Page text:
Rocky Mountains Separate Canadian Lynx, Study Says
for National Geographic News
|September 3, 2003|
The Canadian lynx (Lynx canadensis) may creep for miles through dense, debris-strewn forest for the chance to pounce on a scarce snowshoe hare (Lepus americanus), but the stealthy feline is apparently seldom bothered to weather a crossing of the Rocky Mountains to find a mate.
Evolutionary ecologist Nils Chr. Stenseth together with geneticists Kjetill Jakobsen and Eli Rueness at the University of Oslo in Norway, and colleagues from Canada and Sweden, performed a large-scale genetic analysis of the elusive cat throughout its North American habitat and found populations of genetically distinct animals.
According to the study, published in the September 4 issue of the journal Nature, the Rocky Mountains appear to constrain east-to-west and north-to-south mixing of Canadian lynx populations in the western portion of its North American habitat, and an invisible barrier constrains north-to-south mixing of populations in eastern North America.
"What does come out very clearly in our study is that the genetic differences between the regions are clearly significant, although small," said Stenseth. The differences suggest that some mixing of populations occurs but not at the levels required to make all populations similar.
Blocked Gene Flow?
Researchers and conservationists are trying to determine the geographic range of the Canadian lynx populations so that they know the extent of habitat conservation required for the species. Should efforts be focused on isolated pockets or continuous stretches of land?
The historic range of the Canadian lynx is from Alaska across Canada and into much of the lower 48 continental United States, but researchers have been uncertain as to how much cats from different parts of the species range interact.
While still abundant in Alaska and Canada, the feline is now scarce in the lower 48, where viable populations are known only in Maine, [Minnesota, Montana, Washington, Wyoming, and Colorado. In March 2000, the U.S. Fish and Wildlife Service listed the lynx as threatened in the lower 48 under the Endangered Species Act.
Scott Mills, a wildlife biologist at the University of Montana in Missoula, co-authored a genetic study published in the January 31, 2002 issue of Nature that compared Canadian lynx populations from various regions throughout its western range and found them to be genetically similar, suggesting high gene flow throughout the entire region.
Based on this research, Mills and colleagues suggested that corridors of land linking one population with another, even on either side of the Rocky Mountains, are needed to protect the species.
Mills said the genetic data collected by Stenseth and colleagues is an important and solid contribution to this field of research, but that their interpretation of the data is problematic.
"The data are not consistent with a conclusion that the Rocky Mountains are a barrier," he said. According to Mills, the data show very little genetic differentiation among lynx populations, "which implies considerable gene flow."
Stenseth, however, said the differences between the populations are distinct enough to suggest the populations do not fully mix. He said this is particularly clear when comparing eastern populations, which are separated by distance and not a topographic feature such as a mountain range.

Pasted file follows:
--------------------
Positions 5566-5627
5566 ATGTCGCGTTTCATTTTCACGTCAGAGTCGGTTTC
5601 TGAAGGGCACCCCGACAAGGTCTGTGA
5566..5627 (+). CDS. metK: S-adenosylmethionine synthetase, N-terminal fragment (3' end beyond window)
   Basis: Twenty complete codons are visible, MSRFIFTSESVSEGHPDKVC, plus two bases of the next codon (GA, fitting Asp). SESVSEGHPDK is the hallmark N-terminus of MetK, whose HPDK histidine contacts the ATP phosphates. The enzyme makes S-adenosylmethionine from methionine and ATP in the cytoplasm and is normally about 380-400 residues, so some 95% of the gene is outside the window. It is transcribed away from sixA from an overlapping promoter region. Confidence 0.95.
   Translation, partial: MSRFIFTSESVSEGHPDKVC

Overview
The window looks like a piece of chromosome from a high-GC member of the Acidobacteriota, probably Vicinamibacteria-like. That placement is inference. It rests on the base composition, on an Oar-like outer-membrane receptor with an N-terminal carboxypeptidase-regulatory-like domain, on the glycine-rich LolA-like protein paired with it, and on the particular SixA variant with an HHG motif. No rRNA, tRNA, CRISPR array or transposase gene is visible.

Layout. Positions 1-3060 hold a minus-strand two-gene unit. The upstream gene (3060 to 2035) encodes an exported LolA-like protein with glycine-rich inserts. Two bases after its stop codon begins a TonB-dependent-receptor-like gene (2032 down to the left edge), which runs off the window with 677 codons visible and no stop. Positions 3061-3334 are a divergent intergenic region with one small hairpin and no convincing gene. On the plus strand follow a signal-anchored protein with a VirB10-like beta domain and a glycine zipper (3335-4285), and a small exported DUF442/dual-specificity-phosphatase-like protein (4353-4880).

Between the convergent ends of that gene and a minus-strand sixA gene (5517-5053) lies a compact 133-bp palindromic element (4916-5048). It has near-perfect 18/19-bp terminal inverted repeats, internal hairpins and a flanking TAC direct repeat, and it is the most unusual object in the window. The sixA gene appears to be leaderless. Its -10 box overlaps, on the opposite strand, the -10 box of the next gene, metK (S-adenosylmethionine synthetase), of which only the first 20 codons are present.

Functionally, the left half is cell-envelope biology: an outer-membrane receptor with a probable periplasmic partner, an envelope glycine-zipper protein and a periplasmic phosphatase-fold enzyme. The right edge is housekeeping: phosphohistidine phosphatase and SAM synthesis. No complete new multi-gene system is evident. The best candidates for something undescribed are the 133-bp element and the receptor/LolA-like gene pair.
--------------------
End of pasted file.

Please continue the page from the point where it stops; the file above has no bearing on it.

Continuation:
"Distantly located populations are typically different because of them being distantly located from each other," said Stenseth. "In our case they are clearly more different, hence the observed differences are clearly real."
According to Stenseth and colleagues, the genetic differences among the lynx populations correspond to ecological divisions between the populations. For example, populations in the wetter regions west of the Rocky Mountains are different than those in drier regions to the east. In turn, these populations are distinct from those in cold, snowy Maine.
"Our study suggests that the Canadian lynx is genetically structured following ecological differentiation, which seems to be due to large scale climatic factors," said Stenseth, who was part of a team that published a paper in the August 13, 1999 issue of Science that found Canadian lynx populations were divided into three separate climatic regions.
Based on the analysis of the genetic data, Stenseth concludes that conservation efforts for the Canadian lynx ought to be focused on these three distinct regions, classified as Pacific-maritime, Continental, and Atlantic-maritime.
Mills, however, said that the data collected by Stenseth and colleagues "reflects high gene flow on a range-wide scale, underscoring the conservation recommendations that he and his colleagues made in 2002.
"This data set is similar to ours in showing that connectivity is an important process for lynx," he said. "Therefore, in the U.S., it may be at least as important to focus on maintaining connectivity with the northern populations as it is to manage areas where lynx are currently found."
Lori Nordstrom, a biologist with the U.S. Fish and Wildlife Service in Helena, Montana, said the agency is required to use the best scientific information available when making conservation management decisions under the Endangered Species Act. The new study, she said, is a welcome contribution.
"There is so little information on lynx genetics at this point that it is all new information," she said.
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